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Kathy Manning to take over House antisemitism task force

Manning will replace Rep. Ted Deutch (D-FL) as the de-facto Democratic leader of the bipartisan House group

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Rep. Kathy Manning (D-NC) attends the House Education and Labor Committee hearing titled Examining the Policies and Priorities of the U.S. Department of Labor, in Rayburn Building on Tuesday, June 14, 2022.

Rep. Kathy Manning (D-NC) named campus antisemitism as a priority as she prepares to take over Rep. Ted Deutch’s (D-FL) role as the lead Democrat on the House Bipartisan Task Force for Combating Antisemitism, a move that was announced on Thursday ahead of Deutch’s upcoming retirement.

“I have big shoes to fill with the retirement of Ted Deutch,” Manning told Jewish Insider, adding that she was “extremely excited” about taking on the role. “But I have spent the last probably 25 years working in various capacities to combat antisemitism. And it’s really an honor to be able to continue that work from the U.S. Congress.”

Manning, a former chair of the Jewish Federations of North America, has been involved in Jewish community political issues for decades, and has become a prominent voice against antisemitism in her first term in Congress. She characterized rising antisemitism in the U.S. as “a real threat to our democracy.”

She said she hopes to work with State Department antisemitism envoy Deborah Lipstadt, the Biden administration, colleagues in the House and Senate and the nonprofit community to “come up with innovative solutions and create a very strong, cohesive front on this issue,” naming campus antisemitism as a particular priority.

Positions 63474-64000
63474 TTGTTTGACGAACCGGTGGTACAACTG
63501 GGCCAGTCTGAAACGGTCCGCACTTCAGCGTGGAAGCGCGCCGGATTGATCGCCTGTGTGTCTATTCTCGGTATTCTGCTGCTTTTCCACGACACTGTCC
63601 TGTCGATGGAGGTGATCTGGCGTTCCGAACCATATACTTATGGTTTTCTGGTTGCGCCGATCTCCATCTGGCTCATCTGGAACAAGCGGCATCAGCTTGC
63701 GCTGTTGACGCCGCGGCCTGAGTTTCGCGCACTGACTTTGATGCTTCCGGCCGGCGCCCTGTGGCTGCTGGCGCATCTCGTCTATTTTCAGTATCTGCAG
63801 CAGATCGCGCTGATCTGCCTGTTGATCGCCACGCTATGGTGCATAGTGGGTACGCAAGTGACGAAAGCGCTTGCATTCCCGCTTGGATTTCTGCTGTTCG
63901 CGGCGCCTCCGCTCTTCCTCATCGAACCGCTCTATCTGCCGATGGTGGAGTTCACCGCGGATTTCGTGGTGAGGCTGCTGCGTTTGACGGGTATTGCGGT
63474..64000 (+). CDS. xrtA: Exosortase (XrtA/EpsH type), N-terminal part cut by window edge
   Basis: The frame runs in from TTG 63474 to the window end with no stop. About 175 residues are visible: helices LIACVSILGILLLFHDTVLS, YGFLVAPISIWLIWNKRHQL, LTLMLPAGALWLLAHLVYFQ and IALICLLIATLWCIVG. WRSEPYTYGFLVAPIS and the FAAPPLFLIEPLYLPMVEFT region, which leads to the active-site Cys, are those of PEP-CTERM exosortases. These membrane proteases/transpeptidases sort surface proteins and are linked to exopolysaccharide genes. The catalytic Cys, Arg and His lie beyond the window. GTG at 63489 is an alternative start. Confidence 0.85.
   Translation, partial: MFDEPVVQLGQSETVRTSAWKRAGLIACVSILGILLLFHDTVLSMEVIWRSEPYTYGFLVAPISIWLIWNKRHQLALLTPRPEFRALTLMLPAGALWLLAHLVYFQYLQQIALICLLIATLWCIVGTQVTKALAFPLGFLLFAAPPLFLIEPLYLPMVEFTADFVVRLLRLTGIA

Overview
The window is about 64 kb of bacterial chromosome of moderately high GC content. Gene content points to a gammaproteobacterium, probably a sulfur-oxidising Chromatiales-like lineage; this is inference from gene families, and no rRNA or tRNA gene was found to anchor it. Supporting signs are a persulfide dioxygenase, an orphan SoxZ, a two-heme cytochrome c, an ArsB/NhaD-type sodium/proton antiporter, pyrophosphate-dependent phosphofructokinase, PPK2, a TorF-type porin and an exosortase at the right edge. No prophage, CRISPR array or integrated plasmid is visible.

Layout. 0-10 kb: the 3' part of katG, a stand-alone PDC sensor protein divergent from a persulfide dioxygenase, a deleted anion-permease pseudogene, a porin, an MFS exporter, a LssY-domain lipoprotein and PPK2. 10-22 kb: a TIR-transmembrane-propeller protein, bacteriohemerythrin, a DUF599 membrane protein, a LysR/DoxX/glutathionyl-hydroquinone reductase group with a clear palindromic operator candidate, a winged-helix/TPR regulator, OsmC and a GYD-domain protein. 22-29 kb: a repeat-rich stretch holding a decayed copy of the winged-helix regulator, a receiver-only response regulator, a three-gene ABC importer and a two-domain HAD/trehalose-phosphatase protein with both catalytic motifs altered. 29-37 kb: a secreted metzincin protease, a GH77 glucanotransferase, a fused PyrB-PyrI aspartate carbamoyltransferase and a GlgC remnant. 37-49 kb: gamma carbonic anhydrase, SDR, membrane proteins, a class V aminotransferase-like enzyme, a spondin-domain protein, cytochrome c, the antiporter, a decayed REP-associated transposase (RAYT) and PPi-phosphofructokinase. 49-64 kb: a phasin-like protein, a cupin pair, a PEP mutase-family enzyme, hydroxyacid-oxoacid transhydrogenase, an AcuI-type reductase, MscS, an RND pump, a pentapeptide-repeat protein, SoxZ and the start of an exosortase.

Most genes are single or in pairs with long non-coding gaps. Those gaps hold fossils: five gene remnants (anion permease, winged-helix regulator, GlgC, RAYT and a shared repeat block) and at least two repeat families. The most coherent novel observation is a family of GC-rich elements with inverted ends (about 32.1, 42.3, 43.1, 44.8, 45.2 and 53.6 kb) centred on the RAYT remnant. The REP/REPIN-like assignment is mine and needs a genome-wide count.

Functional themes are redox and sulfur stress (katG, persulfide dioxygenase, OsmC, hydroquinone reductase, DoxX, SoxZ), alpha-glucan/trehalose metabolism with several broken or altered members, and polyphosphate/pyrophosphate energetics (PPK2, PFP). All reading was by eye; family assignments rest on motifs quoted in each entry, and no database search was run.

“We need to educate students, and we frankly need to educate members of Congress, about what these issues are, and what a terrible impact they have on our students,” said Manning, whose district includes Greensboro and Winston-Salem and is home to a number of universities.

Throughout Manning’s first term in Congress, lawmakers on both ends of the political spectrum have faced accusations of antisemitism, sometimes from their own colleagues.

Manning hopes to bring in speakers to educate her colleagues on antisemitism, including Lipstadt, focusing on the history and roots of antisemitism, its evolution throughout history and the “devastating impact” it has had on both the Jewish community and other communities.

There are also, she added, “opportunities to talk member-to-member to try to explain things to people, to change their way of viewing things and certainly change the way they articulate their issues.”

One member who might be on that list is Rep. Rashida Tlaib (D-MI), who has repeatedly faced condemnation and accusations of antisemitism from her Democratic colleagues, most recently over her comment that support for “Israel’s apartheid government” is incompatible with “progressive values.”   

“I think it was a deeply antisemitic and uninformed comment,” Manning said. “I don’t think she understands what the true nature of Israel is.” 

Rep. Chris Smith (R-NJ), who launched the group alongside Deutch in the 2015-2016 congressional session, serves as the task force’s Republican leader. Reps. Marc Veasey (D-TX), Kay Granger (R-TX), Randy Weber (R-TX), Ted Lieu (D-CA) and Brian Fitzpatrick (R-PA) are also co-chairs, but Manning will be taking on Deutch’s post as the de-facto Democratic leader.

“Congresswoman Kathy Manning’s years of leadership in the Jewish community and strong voice since arriving in Congress will be an invaluable asset to the House Bipartisan Task Force for Combating Antisemitism,” Deutch said in a statement. “I am proud to leave the Task Force in her capable hands. I look forward to seeing the progress made under her leadership in the years to come and being an ally in those efforts in my new role.”

While Manning comes to the role with less than a full term of experience in Congress, she emphasized that she’s been working on Jewish community issues for years.

“I may be new in Congress, but I’ve been around for a while. And I’ve been dealing with this issue for many, many years. I think I’ve had some success in Congress. I think I’ve established credibility with many of my colleagues,” she said. “And I’ll continue to work hard to make sure that we’re reaching out on a bipartisan basis on a bicameral basis to address this.”

Members of the task force met on Thursday with representatives of the Conference of Presidents of Major American Jewish Organizations, JFNA, the American Jewish Committee, the Anti-Defamation League, Orthodox Union, Hadassah and the Religious Action Center of Reform Judaism.